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Hoffmann, R. A wiki for the life sciences where authorship matters. Nature Genetics (2008)

High-level chromosomal gentamicin resistance in Streptococcus agalactiae (group B).

This is the first report of high-level gentamicin resistance in a group B streptococcus. Strain B128 of serotype II was isolated from an infected leg wound in 1987. B128 was resistant to high levels of gentamicin as well as of all other available aminoglycosides and was also resistant to tetracyclines. No bactericidal synergism was found between ampicillin or vancomycin and any of these aminoglycosides. Gentamicin, kanamycin, streptomycin, and tetracycline resistance determinants transferred by conjugation into a plasmid-free group B streptococcus recipient at a frequency of 10(-8) to 10(-9) transconjugants per donor cell. No transconjugants were detected when streptococci of groups A, C, and G, Streptococcus sanguis, or Enterococcus faecalis was used as a recipient. No plasmids were detected in B128 or in any of the four transconjugants tested. By DNA-DNA hybridization, homology was detected between gene aac6/aph2, of E. faecalis origin, and a 2.4-kilobase HindIII chromosomal fragment of B128; homology to the genes aph3 and aadE, of E. faecalis origin, was found with HindIII chromosomal fragments of the same size (3.0 kilobases). Strains like B128, which potentially can be responsible for severe neonatal infections, are of great clinical concern, since there are to date no antibiotic combinations exhibiting bactericidal synergism against them.[1]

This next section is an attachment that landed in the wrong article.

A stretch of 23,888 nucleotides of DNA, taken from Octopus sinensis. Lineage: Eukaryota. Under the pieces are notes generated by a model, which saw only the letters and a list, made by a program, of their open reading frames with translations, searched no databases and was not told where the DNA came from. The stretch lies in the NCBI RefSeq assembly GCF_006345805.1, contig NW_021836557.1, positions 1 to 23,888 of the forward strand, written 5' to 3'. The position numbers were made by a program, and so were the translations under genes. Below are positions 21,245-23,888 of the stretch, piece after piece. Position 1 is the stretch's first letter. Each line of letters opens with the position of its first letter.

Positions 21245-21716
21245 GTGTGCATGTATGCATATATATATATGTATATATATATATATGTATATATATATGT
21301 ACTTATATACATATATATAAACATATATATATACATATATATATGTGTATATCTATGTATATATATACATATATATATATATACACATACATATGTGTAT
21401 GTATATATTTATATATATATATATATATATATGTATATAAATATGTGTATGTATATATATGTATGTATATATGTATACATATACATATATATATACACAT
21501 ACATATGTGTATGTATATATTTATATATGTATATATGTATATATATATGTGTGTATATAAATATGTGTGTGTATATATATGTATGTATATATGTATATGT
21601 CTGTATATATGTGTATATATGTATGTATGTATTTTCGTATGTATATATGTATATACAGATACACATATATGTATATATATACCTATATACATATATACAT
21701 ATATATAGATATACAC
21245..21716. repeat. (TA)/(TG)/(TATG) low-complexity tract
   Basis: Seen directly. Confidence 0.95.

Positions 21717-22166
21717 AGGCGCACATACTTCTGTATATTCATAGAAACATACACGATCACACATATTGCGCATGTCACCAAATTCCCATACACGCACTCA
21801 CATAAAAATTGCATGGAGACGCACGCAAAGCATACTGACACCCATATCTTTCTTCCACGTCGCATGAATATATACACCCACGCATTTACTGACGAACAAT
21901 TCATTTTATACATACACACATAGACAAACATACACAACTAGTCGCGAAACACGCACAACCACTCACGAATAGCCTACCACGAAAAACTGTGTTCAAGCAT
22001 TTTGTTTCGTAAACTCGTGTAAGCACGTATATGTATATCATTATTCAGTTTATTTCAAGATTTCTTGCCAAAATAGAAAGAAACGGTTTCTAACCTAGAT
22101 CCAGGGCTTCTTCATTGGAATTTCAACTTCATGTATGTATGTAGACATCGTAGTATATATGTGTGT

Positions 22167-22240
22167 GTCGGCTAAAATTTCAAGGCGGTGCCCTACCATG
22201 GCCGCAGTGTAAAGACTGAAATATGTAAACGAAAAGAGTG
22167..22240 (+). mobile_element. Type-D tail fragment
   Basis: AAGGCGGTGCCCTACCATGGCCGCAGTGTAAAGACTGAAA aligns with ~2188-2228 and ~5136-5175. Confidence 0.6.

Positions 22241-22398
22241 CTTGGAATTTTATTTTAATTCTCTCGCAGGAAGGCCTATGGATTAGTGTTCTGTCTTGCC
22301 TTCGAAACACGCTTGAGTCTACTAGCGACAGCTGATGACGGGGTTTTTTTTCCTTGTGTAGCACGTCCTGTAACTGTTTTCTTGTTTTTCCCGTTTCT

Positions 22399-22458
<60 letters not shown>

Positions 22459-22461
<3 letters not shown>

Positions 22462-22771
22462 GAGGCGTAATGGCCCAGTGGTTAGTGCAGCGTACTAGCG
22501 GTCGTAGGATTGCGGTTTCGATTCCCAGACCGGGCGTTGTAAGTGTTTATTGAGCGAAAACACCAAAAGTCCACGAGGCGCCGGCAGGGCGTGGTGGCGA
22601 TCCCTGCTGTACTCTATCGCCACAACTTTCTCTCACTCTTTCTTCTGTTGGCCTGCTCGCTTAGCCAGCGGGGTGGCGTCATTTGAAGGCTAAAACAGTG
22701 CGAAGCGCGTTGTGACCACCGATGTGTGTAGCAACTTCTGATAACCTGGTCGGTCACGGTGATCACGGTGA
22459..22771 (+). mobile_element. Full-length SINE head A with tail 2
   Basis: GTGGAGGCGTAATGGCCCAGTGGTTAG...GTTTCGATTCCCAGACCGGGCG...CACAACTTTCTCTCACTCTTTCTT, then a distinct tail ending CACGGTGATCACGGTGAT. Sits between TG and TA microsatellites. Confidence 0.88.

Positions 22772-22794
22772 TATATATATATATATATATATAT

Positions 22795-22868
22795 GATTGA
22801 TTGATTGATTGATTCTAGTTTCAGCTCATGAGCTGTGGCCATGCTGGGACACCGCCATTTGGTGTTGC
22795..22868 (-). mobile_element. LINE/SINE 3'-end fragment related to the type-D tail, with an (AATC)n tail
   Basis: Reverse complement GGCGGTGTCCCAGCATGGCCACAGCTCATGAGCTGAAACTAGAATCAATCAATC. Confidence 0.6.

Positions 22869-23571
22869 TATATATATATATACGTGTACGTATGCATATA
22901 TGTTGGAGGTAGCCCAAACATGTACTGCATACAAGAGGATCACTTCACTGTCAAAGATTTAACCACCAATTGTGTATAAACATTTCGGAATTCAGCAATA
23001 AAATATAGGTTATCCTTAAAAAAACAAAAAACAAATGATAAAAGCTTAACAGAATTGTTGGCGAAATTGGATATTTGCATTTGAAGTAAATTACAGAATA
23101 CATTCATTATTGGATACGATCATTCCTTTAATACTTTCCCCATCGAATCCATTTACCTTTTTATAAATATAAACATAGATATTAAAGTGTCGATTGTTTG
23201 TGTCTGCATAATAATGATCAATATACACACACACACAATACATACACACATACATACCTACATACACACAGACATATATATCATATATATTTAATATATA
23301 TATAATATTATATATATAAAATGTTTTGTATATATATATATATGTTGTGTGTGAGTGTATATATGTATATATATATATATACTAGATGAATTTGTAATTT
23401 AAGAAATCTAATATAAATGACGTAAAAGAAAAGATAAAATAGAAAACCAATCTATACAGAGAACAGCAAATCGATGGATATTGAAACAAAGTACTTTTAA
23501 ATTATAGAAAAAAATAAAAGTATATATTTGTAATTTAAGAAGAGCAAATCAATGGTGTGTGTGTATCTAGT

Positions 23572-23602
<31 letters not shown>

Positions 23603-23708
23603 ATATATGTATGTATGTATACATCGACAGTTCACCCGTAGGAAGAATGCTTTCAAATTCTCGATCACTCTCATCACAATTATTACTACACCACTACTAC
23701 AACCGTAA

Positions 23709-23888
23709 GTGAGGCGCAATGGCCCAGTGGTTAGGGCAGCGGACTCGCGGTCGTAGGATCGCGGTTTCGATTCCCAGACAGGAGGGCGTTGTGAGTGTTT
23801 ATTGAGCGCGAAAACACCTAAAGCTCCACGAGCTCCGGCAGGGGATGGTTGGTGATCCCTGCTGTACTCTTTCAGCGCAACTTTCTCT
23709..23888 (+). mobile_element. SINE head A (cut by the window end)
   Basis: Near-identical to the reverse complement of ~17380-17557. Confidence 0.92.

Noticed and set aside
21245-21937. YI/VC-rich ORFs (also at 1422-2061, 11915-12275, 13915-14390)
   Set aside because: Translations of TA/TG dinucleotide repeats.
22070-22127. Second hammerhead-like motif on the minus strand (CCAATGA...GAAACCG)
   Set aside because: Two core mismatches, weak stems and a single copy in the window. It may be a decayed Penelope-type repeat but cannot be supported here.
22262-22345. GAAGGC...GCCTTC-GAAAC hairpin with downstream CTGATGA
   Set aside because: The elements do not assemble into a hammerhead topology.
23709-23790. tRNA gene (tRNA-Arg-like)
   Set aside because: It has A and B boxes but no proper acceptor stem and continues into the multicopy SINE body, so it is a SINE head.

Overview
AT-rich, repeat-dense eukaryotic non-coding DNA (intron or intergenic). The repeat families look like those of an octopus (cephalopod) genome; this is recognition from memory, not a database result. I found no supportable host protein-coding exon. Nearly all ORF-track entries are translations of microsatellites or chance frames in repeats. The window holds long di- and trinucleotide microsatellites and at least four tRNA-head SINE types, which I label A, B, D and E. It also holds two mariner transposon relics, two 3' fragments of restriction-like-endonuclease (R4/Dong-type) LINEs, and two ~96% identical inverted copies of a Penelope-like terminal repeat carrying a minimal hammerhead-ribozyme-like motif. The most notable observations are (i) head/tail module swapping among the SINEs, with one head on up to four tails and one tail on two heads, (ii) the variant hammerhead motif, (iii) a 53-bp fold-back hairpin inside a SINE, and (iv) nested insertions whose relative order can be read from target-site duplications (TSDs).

1. High-level chromosomal gentamicin resistance in Streptococcus agalactiae (group B). Buu-Hoï, A., Le Bouguenec, C., Horaud, T. Antimicrob. Agents Chemother. (1990) [Pubmed]
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